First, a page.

so prominent that their CPI makes their choice to study
    at IITB look like a rash foray.

    Another feature of CPI is its relative nature which is
    making students make a mad dash for it and develop a
    blinkered vision in the process. This system of relative
    grading keeps everyone on a perennial vigil. The incessant
    need to keep up prompts them to study only that
    which can potentially improve their CPI – glossing over
    the depths of their course topics. The urge to understand
    takes a back-seat, conditional to the availability
    of time which never comes – again one of the pitfalls
    of the relative grading system. So, these are perfect settings
    to drastically reduce your chances of experiencing
    moments of epiphany which both assuage and stoke curiosity
    at the same time. It is the competition that drives
    the system where you ought to be running all the time
    and not stand still at any moment and make an effort
    to understand nuances that spark ingenuity. The pace
    inherent to the system causes students to stay tactical
    and to quite some extent, robotic in their approach.
    Everybody realises that when you are sprinting towards
    a goal, you can afford neither to wander, nor to wonder.

    As Einstein once remarked, “If you judge a fish by its
    ability to climb a tree, it will live its whole life believing
    that it is stupid”, and people continually realise at
    some point of time that they are in the wrong place. In
    such cases, while CPI does discount human uniqueness
    that falls beyond its narrow spectrum; there is intelligence
    abound that it cannot fathom. CPI then gets
    reduced into a vicious process of stereotyping, judging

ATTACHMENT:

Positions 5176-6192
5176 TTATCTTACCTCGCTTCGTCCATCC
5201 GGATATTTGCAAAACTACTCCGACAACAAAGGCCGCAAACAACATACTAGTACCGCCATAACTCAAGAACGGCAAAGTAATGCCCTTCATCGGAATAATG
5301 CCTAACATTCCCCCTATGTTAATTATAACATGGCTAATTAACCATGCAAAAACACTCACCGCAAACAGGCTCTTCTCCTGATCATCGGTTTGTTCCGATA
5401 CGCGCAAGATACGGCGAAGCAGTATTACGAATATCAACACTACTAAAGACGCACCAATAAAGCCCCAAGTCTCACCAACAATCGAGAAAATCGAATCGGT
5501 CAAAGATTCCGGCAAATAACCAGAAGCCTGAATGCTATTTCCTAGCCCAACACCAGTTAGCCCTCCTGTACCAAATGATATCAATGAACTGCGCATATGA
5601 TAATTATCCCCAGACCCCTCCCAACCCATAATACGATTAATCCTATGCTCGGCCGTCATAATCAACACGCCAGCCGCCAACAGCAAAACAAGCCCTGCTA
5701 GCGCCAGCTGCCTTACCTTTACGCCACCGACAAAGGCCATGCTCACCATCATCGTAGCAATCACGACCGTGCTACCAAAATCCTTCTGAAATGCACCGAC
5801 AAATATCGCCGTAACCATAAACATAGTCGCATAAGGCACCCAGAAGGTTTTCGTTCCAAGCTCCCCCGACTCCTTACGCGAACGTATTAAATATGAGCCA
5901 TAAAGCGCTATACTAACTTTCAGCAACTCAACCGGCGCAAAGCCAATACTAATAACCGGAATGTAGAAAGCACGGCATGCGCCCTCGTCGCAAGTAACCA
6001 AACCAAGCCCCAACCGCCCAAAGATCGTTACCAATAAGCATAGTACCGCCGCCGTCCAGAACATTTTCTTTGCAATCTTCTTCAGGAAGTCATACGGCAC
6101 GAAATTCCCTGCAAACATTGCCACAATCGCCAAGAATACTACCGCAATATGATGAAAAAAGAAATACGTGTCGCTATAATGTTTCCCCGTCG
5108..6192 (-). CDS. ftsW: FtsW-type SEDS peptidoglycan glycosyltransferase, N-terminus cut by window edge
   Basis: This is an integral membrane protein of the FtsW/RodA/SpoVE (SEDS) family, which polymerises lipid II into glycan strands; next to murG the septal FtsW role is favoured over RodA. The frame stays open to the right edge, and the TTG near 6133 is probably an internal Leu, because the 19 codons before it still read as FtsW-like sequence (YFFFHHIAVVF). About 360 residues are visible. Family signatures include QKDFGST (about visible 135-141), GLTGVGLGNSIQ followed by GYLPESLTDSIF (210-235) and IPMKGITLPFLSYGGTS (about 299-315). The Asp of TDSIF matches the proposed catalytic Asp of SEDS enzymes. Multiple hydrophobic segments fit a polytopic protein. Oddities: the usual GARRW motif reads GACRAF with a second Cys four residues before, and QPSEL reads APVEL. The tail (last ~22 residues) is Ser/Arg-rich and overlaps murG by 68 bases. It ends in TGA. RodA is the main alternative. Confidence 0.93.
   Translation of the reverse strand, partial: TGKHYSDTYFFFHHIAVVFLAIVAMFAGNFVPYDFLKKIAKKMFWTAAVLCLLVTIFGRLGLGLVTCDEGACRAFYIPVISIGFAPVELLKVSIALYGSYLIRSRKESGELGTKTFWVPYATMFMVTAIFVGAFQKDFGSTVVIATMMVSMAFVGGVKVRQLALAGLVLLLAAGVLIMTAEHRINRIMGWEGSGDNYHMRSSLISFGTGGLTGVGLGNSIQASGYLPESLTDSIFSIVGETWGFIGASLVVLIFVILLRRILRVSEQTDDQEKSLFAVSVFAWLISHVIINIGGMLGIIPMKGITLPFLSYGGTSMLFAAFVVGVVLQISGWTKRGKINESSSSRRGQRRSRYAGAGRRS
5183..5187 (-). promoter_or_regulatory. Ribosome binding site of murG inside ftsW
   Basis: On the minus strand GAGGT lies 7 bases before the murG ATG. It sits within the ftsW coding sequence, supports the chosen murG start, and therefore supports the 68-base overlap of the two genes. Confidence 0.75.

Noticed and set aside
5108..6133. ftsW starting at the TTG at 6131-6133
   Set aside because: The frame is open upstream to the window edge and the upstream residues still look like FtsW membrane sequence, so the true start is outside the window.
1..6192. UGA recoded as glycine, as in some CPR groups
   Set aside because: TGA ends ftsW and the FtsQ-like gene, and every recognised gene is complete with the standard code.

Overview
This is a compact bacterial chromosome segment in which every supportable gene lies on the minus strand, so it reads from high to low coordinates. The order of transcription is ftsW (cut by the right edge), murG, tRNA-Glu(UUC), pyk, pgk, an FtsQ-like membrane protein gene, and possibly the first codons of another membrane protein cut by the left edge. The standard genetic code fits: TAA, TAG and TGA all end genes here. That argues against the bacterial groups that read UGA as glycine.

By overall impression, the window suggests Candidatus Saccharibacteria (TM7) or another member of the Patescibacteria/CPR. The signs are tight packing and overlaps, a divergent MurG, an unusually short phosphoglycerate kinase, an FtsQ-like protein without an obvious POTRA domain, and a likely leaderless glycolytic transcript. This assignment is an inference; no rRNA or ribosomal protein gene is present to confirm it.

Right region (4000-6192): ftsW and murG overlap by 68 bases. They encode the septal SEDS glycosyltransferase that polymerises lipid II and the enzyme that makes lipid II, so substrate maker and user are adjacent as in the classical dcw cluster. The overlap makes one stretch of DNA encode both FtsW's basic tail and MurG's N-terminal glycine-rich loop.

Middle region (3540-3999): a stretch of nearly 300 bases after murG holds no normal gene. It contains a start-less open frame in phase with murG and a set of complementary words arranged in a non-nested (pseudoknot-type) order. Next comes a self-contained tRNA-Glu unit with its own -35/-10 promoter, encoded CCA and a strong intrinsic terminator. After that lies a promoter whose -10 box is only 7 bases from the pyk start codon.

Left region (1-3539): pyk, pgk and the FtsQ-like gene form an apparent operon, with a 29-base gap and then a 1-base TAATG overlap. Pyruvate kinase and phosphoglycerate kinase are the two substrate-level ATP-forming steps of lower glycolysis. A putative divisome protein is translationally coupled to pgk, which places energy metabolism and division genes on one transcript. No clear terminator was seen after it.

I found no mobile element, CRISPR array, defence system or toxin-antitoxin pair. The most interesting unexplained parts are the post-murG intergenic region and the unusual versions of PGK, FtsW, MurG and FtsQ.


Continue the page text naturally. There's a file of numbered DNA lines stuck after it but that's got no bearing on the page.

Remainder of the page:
everybody with the same yardstick; for the same hues
    of temperament and letting the individual bright sides
    fade into inconsequential traits. While this is a case of
    intelligence smothered, there is the same story at the
    other end of the line where an ability to work hard, stay
    disciplined, find loopholes in the system and manipulate
    it to boost CPI is frequently misunderstood for intelligence.

    In summary, what CPI truly reflects is one’s ability to
    work hard; more so an ability to get the job done, imbibe
    it as the then purpose of life and live by it. Such
    traits are not very strong indicators of intelligence that
    is the leading light of our civilisation. Intelligence, one
    that is marked by ingenuity and a restive and curious
    mind seeks space where it can be spontaneous and does
    not thrive in the pressurised atmosphere of CPI. Nonetheless
    the need for rating is a necessary bane of the
    contemporary world and CPI becomes indispensable.
    We are a developing society and still in the hunt for a
    wholesome metric of intelligence – and we have a long
    way to go until we have one. Until then we will have to
    bear with the imperfections of the system. Until then,
    every report card should carry a disclaimer like information
    sites where they disown any responsibility for
    any mistake. A disclaimer that says, “CPI catches only a
    glimpse of a candidate’s ability, a glimpse so small that
    it is just the tip of the iceberg – just what the candidate
    sees. One must always use one’s discretion as a supplement.”
    Then maybe one can hope that people may not
    succumb to the heuristics suggested by CPI and attempt
    to see all the sides of a candidate’s ability.

    The above article was written by Jitendra Sahu for the InsIghT magazine of IIT- Bombay. Read the original article here.